Louisville Magazine

AUG 2018

Louisville Magazine is Louisville's city magazine, covering Louisville people, lifestyles, politics, sports, restaurants, entertainment and homes. Includes a monthly calendar of events.

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Page 52 of 144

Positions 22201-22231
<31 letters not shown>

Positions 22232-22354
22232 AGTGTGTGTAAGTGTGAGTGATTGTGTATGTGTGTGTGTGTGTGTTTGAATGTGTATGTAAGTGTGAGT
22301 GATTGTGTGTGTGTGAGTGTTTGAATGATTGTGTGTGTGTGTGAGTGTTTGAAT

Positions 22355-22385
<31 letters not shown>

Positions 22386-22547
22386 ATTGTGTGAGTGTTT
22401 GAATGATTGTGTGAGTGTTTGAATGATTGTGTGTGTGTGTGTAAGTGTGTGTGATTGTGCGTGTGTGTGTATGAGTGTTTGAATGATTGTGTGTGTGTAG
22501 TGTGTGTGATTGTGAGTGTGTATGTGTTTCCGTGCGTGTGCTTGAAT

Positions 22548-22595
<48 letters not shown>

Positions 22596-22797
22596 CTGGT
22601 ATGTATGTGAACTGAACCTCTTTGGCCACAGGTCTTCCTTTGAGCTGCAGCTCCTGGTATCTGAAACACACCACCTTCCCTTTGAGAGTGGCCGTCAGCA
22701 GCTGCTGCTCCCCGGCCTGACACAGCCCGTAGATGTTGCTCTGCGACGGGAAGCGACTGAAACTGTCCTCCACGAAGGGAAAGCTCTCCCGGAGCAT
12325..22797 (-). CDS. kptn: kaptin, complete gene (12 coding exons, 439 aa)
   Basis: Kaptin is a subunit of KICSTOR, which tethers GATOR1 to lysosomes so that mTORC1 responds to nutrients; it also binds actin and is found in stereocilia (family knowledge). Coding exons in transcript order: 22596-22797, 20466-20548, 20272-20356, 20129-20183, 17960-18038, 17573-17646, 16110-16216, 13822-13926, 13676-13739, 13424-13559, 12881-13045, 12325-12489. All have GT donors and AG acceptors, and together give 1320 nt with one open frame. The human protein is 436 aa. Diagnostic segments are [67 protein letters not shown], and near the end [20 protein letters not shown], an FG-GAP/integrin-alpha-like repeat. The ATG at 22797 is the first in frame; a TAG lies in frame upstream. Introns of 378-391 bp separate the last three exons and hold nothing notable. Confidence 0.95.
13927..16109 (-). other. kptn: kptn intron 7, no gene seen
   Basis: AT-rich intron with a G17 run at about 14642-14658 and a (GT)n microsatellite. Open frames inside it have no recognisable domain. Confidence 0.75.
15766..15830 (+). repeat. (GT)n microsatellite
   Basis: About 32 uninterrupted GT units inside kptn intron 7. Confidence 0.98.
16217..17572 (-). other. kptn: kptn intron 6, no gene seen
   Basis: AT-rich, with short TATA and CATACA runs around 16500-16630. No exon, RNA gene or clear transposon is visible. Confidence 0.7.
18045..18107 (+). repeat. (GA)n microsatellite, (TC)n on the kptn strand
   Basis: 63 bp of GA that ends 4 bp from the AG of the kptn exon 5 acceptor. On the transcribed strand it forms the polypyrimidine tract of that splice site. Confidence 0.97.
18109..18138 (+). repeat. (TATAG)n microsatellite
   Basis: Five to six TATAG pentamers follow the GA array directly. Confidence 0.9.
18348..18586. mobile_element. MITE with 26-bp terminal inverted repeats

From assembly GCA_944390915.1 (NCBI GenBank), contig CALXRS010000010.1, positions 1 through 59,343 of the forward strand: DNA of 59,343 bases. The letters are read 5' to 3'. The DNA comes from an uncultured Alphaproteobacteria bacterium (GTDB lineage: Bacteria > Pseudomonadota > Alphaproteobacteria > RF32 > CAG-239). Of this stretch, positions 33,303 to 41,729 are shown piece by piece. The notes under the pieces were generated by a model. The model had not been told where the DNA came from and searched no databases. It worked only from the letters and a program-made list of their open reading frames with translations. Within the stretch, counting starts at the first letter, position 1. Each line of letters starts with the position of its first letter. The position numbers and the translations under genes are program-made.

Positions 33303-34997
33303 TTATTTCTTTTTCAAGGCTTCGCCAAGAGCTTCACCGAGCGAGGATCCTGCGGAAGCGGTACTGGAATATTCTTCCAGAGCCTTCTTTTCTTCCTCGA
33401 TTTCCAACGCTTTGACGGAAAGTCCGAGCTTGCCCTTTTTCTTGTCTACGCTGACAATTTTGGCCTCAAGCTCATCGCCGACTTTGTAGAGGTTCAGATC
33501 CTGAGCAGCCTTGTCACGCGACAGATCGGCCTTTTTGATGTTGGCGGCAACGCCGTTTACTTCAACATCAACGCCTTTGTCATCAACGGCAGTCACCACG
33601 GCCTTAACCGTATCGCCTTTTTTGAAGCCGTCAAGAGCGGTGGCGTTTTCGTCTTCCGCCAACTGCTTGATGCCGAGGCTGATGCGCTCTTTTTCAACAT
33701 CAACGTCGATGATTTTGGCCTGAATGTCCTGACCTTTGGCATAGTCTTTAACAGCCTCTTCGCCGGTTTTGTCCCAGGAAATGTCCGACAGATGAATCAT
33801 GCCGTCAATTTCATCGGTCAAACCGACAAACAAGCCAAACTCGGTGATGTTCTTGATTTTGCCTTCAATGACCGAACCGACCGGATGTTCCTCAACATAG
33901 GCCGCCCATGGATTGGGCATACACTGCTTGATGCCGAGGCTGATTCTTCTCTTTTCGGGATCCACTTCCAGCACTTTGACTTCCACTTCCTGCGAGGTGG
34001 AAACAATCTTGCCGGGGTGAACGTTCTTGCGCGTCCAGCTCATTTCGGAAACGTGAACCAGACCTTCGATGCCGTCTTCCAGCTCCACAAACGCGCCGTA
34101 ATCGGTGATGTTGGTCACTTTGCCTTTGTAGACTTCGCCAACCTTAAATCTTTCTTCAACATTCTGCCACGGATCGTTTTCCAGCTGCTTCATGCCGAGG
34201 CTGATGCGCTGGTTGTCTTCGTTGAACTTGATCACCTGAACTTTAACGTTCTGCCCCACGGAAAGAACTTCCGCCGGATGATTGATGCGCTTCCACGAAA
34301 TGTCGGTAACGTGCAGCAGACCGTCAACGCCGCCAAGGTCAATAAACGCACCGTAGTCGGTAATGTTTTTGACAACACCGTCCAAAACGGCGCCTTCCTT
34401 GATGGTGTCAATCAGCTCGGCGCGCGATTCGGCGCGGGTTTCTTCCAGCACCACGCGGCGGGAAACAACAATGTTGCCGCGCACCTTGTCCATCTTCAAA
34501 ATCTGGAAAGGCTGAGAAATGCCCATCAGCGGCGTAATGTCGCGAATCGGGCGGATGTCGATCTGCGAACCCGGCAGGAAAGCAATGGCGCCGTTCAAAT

50 LOUISVILLE MAGAZINE 8.18 on it because it helps to show contrast," he says. Goldstein takes me to a fairly bland patch of rock. "Take a picture of this first and then I'll get it wet," he says. Spray, spray, spray. Out jumps a jumble of crinoids, looking like Cheerios mixed with broken spaghetti. e Cheerios are simply cross sections of the spaghetti. ey're all the same animals. "Right here — I don't want to get your phone wet — this is a branching coral," he says, spraying until a shape the length of my hand appears out of the stone face. "ere used to be a crinoid with arms, but it's been weathering out and may be totally gone now." He sprays in vain for the fossil. "Now, are they not a plant?" asks a woman who has hopped onto the tour. "ere's no fossil plants here," Goldstein says. "Imagine a starfish with a stem." Nearby, he sprays a rock with two fossilized snails — or, rather, the fossilized mud that was inside the snail's shell. "See that blue thing right at the other end?" he asks, pointing out a slate-colored bit about the size of a thumbnail. "at's a fishbone. Normally they start out black, but you get some ultraviolet light on them, they turn blue." ere aren't many fossilized fish, at least not here, in part because fish bloat and float when they die, instead of sinking into the sand of the seafloor. Nearby, I find a slurry of broken shells that looks exactly like something you might find at the beach today, when the waves make a little valley and deposit enough broken shells to make your feet bleed. Only these are 400 million years old. And then, Goldstein sprays a trilobite to life, the clear outline of its skeleton now white against the darkened rock. ese fossils in the bedrock at the falls are in situ, meaning they have not been moved here but have been here. is whole time. is little trilobite really was crawling right here, 400 million years ago, when it got covered up. Except that right here wasn't right here exactly. is place, what we call Louisville, has been many places, many times. e Paleozoic Seas eventually drained. e land shifted. New plants and animals evolved in abundant variety. Eventually, dinosaurs roamed here. Few places would have been untouched by the presence of the dinosaurs, plesio- saurs and pteranodons. If they'd been sentient, they would have thought this was their world as much as we think it's our world now. For tens of millions of years, they would have been right. ey probably would have had favorite feeding spots, migratory patterns, familiar landmarks. Now, all gone. e land shifted. e dinosaurs died. e land shifted again. And over time, whatever dinosaur fossils may have once been here eroded and washed away. at's why there are no dinosaur fossils in Kentucky. eir pages are missing from our geologic book, lost now to time. Sixty million years is plenty for the whole world to change over and over and over again. Even now, Kentucky is moving west one to two centimeters a year toward somewhere else. In 60 million years, Kentucky will again no longer be here; it could be hundreds of miles away. Most of the plants, animals and even the fossils we have known, even some of the hills they were buried in, could be long gone. ere are ultimately few survivors of the great crush of geologic time. Geologic time is like being on a boat out at sea, with no land in sight. You bob up and down. e sea cares not. e sea moves you; you do not move it. And yet, in our short time, we have altered the world more completely than we realize. Really, it's humbling just how briefly we have been here. All of us. But, the McAlpine Locks and Dam eventually solved). Geology was our destiny. e Falls are still one of the best and oldest exposed fossil beds in the region. After good rains, there is ocean-like power in the water at the shoreline of the Falls of the Ohio State Park, in Clarksville, Indiana, where one slip into the current could sweep you away, perhaps for good. "e fossils are here as long as the river lets us take a look at them," says Alan Gold- stein, interpretive naturalist at the park. He has been doing this for 25 years and is quite the fossil guy. "ere are more rock layers with fossils than rock layers that are fossil-poor," Goldstein says of this area. "Kentucky and Indiana have been exposed like this since probably the Permian period. You know, so 200 million years. So there's been a lot of erosion going on in the last 200 million years. e coalfields of eastern and western Kentucky used to connect." Wearing a park ranger hat and sunglass- es, and toting a spray bottle, Goldstein leads me down to the visible rocks of the falls. ese are visible even after the spring rains, but some of the best only come out after drought. Along the way, he points out the rocks the park has brought in from surrounding quarries and construction sites to line the steps with even more fossils. At the bottom, Goldstein quickly points out a honeycomb coral, also called a kneecap coral. He sprays it with water, which makes it visually pop. "I like to put a little water Chain coral in Cherokee Park.

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